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Sunday, 27 June 2010

Profitable Sports Gambling Begins With Discipline

By Ross Everett

I get some of my best sports gambling concepts from non-sports gambling books. That's not really surprising, since there are so few serious works addressing sports handicapping and gambling. Of all the various gambling related disciplines, sports gambling is perhaps the most complex. The paucity of written work on the subject is downright shameful in light of that fact. Since there's so little specific literature available some of the best theoretical resources available to the serious sports gambler can be found in books written for the serious poker player.

Poker literature is especially applicable to the sports handicapper because both can be very profitable for a knowledgeable, experienced and skillful pro. Poker expert Bob Caro has noted that while there are a number of professional gamblers specializing in poker and sports wagering there's not a single person who can honestly say they play roulette for a living.

Great poker resources

The simple fact is that the house edge in roulette cannot be overcome by any combination of skill, experience and/or discipline. When you win, it is because you get lucky. When you lose, its because you didnt get lucky. To add another Caro concept to the equation, the decisions that the player makes when playing roulette simply dont matter"at least in terms of overcoming the theoretical edge enjoyed by the house. In the long term, it doesnt matter whether you choose red or black, odd or even, or certain numbers. You may get lucky with your choices or you may not, but these decisions do not impact the house edge one iota.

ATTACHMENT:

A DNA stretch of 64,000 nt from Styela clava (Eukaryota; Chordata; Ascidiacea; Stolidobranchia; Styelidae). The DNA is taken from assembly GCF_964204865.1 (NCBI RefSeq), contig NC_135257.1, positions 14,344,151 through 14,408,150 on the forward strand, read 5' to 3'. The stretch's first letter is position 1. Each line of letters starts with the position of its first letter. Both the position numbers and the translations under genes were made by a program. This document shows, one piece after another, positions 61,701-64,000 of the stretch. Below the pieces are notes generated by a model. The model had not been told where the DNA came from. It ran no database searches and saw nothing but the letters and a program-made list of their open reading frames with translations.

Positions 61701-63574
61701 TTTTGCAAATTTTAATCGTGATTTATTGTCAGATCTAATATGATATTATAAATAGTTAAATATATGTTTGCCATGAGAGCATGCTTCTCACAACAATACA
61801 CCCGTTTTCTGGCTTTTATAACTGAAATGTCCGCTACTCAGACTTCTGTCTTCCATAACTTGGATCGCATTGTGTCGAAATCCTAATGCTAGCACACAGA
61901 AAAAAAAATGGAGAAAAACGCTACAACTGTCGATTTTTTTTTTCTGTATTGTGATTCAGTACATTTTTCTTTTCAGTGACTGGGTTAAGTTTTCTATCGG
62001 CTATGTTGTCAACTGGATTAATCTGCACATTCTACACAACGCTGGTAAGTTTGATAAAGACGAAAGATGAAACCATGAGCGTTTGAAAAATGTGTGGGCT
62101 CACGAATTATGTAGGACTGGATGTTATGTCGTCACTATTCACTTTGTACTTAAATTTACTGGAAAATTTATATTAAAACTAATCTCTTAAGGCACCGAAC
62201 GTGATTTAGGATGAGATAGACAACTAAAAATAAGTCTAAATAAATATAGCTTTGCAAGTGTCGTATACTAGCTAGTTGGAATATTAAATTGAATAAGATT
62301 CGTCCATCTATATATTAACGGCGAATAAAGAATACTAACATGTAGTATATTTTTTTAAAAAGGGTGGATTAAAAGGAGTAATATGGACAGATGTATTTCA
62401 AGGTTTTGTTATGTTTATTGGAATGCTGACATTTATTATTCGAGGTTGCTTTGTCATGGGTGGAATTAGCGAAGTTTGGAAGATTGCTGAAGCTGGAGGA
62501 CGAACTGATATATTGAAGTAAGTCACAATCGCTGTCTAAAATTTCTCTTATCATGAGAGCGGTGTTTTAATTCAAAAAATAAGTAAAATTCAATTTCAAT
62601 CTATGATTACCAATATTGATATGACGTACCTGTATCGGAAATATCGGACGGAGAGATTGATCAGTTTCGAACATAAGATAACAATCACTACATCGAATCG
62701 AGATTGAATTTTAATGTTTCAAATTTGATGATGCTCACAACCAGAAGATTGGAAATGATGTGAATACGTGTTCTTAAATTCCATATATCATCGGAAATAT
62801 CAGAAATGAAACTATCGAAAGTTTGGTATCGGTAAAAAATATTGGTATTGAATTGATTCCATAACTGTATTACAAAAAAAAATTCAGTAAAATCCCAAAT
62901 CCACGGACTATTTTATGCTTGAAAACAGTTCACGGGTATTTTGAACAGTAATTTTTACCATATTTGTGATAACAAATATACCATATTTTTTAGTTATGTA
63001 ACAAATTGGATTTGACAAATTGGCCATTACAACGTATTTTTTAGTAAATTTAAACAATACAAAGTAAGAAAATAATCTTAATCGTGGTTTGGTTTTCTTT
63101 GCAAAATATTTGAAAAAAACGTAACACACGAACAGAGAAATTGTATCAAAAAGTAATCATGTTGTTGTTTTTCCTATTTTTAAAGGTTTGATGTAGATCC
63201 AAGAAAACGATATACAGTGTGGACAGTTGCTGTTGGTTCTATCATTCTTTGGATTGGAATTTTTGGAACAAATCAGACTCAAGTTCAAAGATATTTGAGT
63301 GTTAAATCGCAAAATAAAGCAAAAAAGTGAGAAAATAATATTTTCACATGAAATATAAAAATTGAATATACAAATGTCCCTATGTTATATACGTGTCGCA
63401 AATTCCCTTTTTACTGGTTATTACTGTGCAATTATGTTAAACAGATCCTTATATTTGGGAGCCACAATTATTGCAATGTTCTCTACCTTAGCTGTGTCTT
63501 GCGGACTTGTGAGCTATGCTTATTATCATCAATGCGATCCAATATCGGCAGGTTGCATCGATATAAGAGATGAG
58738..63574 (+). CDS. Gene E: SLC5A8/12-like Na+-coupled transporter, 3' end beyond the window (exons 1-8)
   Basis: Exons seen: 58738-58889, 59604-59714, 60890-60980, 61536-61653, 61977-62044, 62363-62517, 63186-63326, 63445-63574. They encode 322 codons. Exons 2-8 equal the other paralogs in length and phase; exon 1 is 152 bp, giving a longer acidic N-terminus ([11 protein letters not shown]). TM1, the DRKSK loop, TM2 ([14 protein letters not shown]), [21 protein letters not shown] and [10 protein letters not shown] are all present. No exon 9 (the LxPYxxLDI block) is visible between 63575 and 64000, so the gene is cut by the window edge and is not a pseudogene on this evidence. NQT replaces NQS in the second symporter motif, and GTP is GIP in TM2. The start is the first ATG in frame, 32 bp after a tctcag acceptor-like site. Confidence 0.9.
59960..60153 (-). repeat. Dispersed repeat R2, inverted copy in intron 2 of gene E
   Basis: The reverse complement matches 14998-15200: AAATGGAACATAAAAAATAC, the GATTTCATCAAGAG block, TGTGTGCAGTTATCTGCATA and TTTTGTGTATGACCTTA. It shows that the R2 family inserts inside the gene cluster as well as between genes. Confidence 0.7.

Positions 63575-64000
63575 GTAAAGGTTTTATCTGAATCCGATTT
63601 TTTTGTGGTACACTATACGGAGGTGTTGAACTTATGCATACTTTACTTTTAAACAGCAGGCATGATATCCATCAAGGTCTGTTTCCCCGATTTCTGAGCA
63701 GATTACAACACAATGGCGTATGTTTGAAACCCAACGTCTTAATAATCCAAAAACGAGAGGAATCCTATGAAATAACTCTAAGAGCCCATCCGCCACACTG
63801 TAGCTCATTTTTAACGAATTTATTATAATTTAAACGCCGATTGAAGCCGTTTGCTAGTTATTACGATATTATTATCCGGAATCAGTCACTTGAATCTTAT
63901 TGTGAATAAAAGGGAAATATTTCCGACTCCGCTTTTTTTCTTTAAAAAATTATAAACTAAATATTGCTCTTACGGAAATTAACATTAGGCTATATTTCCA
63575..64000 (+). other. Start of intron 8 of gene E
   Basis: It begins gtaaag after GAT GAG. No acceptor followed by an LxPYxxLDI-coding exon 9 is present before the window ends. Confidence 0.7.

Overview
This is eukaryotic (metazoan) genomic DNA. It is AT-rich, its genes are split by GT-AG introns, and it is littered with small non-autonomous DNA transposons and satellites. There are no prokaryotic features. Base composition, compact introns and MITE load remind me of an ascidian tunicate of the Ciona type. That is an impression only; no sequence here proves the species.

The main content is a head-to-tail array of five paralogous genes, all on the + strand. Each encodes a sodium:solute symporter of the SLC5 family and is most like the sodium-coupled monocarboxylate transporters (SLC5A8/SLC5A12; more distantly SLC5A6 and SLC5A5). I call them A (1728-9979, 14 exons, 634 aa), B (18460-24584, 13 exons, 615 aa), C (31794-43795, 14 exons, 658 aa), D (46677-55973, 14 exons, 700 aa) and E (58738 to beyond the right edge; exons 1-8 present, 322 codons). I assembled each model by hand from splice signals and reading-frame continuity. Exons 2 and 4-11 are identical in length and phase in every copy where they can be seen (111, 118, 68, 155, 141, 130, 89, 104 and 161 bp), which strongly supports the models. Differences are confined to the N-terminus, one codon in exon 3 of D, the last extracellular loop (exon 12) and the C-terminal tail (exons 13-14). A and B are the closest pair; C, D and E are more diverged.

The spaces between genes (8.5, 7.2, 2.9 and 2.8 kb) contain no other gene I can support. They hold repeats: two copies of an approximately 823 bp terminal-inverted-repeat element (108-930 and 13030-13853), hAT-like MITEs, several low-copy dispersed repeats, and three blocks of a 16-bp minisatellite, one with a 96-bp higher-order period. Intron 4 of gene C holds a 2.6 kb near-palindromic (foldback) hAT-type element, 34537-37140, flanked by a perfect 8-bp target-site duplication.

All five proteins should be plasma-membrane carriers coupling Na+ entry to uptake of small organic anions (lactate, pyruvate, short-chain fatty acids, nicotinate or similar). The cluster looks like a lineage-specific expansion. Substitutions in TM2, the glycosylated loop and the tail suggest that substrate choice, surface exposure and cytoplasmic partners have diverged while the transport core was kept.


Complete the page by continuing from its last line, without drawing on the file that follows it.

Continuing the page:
Caro stresses the paramount importance of discipline to a poker player's long term success and profitability. It's important to keep in mind that to succeed as a professional gambler that you need to approach a trip to the casino with a diametrically opposite mindset to that of the recreational gambler. A recreational gambler heads to the casino to *avoid* discipline and 'unwind'. The professional uses discipline to his advantage.

Caro's emphasis on discipline in poker is also true for the serious sports gambler. The foundation of a professional sports bettor's long term success is to approach it with the same discipline, rigor and professionalism that he would any other job. If you continue to think about it in the same terms as the recreational gambler does, you're in for a difficult road. The more seriousness that you bring to your sports betting, the higher the likelihood that you'll be successful.

This isn't to say that there's anything wrong with being a recreational sports gambler. In fact, those of us who do this professionally *need* recreational players--they're the financial lifeblood of the casino and sportsbook industry. Handicapping sports would be pretty pointless without a bookmaker to take our bets.

If your goal is to bet recreationally, that's great. Unless you have the dedication, desire and discipline to approach it at a profession a recreational approach to gambling is ultimately better for most people. You might benefit from some greater money management discipline, but at the end of the day as long as you don't bet more than you can afford to lose it's really no big deal.

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